Vasquez’s sentiment is echoed by Cindy Spodek Dickey (f/51/Seattle), president of Radarworks, who, along with her social marketing lead Rachel Roszatycki (f/20s/Seattle), assessed the creative assets of each online dating site. “If we were to sum it up, the key takeaway from Match.com is ‘More is better,’” Spodek Dickey says. “And the key takeaway from eHarmony is ‘Quality over quantity.’” Spodek Dickey signed up for the free trials offered by both sites and built two profiles within each—a 20-something woman and a 50-something woman—to test the sort of messages she’d receive.
“The eHarmony approach to sending you inquiries [from potential suitors] was much better than Match.com’s, which lumps them together into one email,” Spodek Dickey says. EHarmony sent individual emails that were more detail oriented.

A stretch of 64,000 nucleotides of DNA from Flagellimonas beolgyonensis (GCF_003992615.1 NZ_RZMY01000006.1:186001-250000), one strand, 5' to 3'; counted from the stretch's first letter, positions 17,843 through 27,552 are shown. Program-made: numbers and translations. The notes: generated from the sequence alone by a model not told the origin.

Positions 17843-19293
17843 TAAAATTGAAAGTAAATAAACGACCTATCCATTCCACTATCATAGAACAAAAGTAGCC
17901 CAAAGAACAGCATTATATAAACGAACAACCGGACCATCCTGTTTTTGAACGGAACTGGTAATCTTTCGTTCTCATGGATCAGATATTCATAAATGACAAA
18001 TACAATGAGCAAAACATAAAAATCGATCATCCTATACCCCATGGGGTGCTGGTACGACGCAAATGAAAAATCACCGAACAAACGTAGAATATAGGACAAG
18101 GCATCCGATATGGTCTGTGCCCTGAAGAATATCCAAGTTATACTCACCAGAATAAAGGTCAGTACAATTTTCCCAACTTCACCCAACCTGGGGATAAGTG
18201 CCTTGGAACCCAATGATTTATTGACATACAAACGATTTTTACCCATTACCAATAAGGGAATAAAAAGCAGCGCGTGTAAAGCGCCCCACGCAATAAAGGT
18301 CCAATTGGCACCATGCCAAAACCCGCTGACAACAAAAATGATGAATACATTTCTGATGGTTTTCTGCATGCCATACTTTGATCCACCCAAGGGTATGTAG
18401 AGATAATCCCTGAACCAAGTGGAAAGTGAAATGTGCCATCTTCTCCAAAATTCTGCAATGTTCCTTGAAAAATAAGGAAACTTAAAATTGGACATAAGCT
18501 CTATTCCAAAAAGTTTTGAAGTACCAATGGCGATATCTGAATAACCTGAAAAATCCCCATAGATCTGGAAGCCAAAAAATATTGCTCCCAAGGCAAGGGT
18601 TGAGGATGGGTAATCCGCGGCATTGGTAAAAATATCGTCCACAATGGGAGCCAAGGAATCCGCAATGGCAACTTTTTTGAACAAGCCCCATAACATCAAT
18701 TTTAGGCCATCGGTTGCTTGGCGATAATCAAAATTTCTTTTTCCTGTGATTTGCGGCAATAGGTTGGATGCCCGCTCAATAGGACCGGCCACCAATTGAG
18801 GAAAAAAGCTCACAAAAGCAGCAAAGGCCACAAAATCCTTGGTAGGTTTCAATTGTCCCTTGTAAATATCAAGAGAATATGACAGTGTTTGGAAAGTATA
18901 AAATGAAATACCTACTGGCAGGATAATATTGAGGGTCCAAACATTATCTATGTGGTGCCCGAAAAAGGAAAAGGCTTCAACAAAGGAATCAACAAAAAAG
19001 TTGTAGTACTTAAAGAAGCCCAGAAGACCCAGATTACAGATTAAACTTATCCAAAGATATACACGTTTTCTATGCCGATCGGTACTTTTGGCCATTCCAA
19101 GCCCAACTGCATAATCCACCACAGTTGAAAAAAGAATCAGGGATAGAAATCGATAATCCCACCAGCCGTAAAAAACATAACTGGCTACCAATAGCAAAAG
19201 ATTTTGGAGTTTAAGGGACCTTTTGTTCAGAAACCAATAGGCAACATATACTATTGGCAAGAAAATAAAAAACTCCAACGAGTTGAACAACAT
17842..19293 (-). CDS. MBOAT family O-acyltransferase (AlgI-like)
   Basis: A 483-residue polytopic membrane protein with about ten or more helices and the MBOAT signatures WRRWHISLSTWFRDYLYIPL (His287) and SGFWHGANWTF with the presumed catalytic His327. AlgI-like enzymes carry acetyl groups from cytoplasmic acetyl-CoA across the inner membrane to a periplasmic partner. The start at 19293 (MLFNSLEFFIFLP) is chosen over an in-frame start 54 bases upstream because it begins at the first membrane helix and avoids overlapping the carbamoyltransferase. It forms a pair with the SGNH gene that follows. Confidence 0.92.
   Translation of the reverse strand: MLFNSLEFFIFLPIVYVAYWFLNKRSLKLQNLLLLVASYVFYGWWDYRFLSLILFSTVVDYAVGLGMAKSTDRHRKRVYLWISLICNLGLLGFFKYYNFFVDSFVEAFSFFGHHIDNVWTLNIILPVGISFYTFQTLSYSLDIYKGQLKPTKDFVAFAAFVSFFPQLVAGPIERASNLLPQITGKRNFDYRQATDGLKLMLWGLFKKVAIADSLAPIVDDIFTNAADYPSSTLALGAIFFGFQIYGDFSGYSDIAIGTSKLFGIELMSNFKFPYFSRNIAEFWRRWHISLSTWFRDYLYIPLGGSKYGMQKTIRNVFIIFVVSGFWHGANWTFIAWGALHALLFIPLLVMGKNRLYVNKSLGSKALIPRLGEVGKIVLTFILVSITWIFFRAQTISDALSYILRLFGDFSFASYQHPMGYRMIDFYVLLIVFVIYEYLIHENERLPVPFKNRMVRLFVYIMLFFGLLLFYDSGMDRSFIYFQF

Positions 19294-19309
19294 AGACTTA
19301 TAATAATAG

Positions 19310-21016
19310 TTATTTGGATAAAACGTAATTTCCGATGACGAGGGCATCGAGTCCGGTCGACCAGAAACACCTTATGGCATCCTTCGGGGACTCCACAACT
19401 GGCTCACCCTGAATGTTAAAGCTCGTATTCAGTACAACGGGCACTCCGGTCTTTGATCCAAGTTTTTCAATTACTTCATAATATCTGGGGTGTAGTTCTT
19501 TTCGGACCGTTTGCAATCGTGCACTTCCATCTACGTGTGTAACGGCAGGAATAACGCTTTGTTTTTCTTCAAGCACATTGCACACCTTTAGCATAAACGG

Vasquez likes the aesthetics of eHarmony’s email: “It reminds me of something you would get from a Gilt.com, with a beautiful, huge lifestyle photograph,” he says—an element reflective of eHarmony’s brand positioning.
Both Spodek Dickey and Vasquez agree that each company had consistent messaging across all channels, and note that eHarmony’s—perhaps by dint of its promise to provide users with a meaningful relationship—was more mature.
“[EHarmony] is much more real,” Vasquez says, comparing each company’s banner ads. “You can tell they’re not trying to be gimmicky. It feels normal. Especially with the banner: ‘Find the person that’s right for you.’”
Match.com focuses on the attractiveness of its users, posting photos of young men and women in ads enticing users to sign up. “It feels almost like porn,” Vasquez says. “Weird porno, like: ‘Oh, there’s a female in your area. Sign up now.’” Spodek Dickey compares Match.com’s banner ad aesthetic to Petfinder, although she acknowledges that she might not be in its demographic and wonders if there’s something calculated behind the strategy—if these types of ads elicit the best responses.